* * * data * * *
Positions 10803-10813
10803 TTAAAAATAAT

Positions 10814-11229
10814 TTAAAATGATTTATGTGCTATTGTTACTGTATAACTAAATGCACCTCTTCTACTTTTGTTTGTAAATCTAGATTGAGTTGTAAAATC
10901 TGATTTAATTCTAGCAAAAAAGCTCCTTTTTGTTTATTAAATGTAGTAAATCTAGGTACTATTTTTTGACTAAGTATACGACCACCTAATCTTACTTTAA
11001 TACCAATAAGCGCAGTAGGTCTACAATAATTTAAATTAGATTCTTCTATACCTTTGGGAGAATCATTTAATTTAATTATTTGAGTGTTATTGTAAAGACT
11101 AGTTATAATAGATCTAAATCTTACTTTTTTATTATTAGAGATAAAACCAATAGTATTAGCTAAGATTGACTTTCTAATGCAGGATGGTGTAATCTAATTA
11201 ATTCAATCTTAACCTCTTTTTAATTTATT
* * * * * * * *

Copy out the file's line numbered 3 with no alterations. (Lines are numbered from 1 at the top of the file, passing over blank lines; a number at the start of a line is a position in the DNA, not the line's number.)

Positions 10814-11229